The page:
In an era when the corporate world sees a high-profile data breach almost every week and smaller incidents basically every day, it's incredibly important that merchants ensure that their data stays secure. Here are six components of cybersecurity that organizations must practice to prevent breaches.
The 2015 Verizon PCI Compliance Report found that every company that experienced a data breach that was investigated by the report's authors in the past decade was not compliant with some requirement of PCI DSS. As this set of compliance rules has been updated, the standards for what is and isn't safe have changed dramatically. For example, PCI 3.1 deemed SSL insecure, as a vulnerability like POODLE can't be fixed – it's a flaw in the protocol itself.
Customer data is a huge target for hackers, so merchants need to minimize what data they have and lock it down. Especially in complex tech stacks, it's possible that data can find its way out of protected areas. Audits should be conducted, more regularly than simply before annual visits from a Qualified Security Assessor, to ensure that the workflows for managing and processing customer data haven't inadvertently made data insecure.
Strong data encryption is the foundation for PCI compliance, but it's also a major key to success in any data security plan. But good encryption is more than just locking down everything with 256-bit AES. Managing the keys to that encryption, where they're stored and who has access to them are enormously important in keeping data secure.
For example, executives often have access to highly-sensitive data, and as a result, those executives are greater targets for data theft than others. But, as Wombat Security showed, a third of executives are vulnerable to phishing attacks. It's important to know who has access to what data and to keep the keys to that data safe in order to enforce a strong encryption strategy.
Customer data inside an IT environment should be tokenized. Tokenization is a simple way to ensure that sensitive data stays out of the hands of those who would abuse it, while still allowing merchants to utilize that information in existing systems. Tokenization makes sure that some of the most valuable data – credit and debit card numbers – stays out of quickly accessible systems, and instead is only ever used to verify a token's authenticity by the token engine.
There is no one silver bullet for perfect security. In a world where breaches are effectively guaranteed, tokenization solves many of the problems of modern customer data security, but it needs to work in concert with other protections in order to be most effective.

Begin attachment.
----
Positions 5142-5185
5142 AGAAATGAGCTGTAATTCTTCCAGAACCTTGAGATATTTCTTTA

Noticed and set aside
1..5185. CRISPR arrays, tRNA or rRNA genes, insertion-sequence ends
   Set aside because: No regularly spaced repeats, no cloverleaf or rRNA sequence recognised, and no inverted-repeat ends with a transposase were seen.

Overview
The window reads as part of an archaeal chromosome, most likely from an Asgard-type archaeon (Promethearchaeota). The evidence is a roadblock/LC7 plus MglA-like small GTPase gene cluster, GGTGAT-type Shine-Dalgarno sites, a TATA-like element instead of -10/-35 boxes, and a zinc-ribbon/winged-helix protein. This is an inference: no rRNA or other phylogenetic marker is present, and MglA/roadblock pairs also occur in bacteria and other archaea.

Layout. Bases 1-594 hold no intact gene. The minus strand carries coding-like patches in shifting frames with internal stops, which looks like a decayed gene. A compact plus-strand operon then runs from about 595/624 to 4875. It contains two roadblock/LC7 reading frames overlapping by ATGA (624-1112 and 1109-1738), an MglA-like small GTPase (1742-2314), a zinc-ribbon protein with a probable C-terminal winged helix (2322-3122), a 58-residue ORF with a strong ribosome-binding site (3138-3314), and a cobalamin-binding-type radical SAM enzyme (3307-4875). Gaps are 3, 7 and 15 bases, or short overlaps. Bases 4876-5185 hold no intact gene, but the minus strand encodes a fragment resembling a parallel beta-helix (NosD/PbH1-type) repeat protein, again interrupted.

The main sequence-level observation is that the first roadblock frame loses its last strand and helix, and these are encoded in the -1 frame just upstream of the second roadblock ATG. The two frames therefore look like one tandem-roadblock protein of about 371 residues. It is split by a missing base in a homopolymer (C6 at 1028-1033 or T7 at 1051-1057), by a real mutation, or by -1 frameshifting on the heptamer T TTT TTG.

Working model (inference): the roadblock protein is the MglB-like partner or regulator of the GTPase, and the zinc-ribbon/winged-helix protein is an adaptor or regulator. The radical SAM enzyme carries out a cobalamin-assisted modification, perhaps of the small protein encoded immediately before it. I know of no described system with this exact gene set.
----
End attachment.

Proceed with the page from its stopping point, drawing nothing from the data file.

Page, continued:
Strong security can't be implemented without a comprehensive plan that backs it up. There needs to be an information security strategy that touches every aspect of an organization. For that reason, it can't be just an IT security team forwarding a new policy memo to the office – these strategies need to have managers at every level to thoroughly understand the hows and whys of security policy.
TripWire recommended enrolling employees in a security awareness program that covers the multitude of security topics and possible threats that employees have to deal with. And it's important that all employees take part, because an attack can come from any number of entry points. Security should be an operational priority, not just a corporate one.
Once a top-notch security strategy is in place, it shouldn't stagnate for the next five years with the same policies. Technology changes incredibly fast, and new threats can appear at the drop of a hat. Also, even when a strategy is being used as designed, it needs to be regularly monitored to make sure it's working properly.
Regularly audit security features and employee use of sensitive information, and make sure there is an up-to-date list of who has what access to what data from where and when. Security teams need to have a good image of everything that's happening in a system.
Even the best security systems need to be ready in case of an emergency. When a worst-case scenario occurs, an organization needs to know what happens next. Employees need to figure out what happened, the scope of the damage and how to fix it. A clear chain of responsibility and an up-to-date security strategy – everything that's been previously discussed – is crucial to identify where there was a break in security.
Once a problem has been identified and the problems that caused it are being worked on, figuring out how to repair the damage is important. If an attacker got ahold of personal data, it's important to notify customers and help them with the next steps. If it's damaging to the organization, it's a good idea to manage the problems that caused the issues.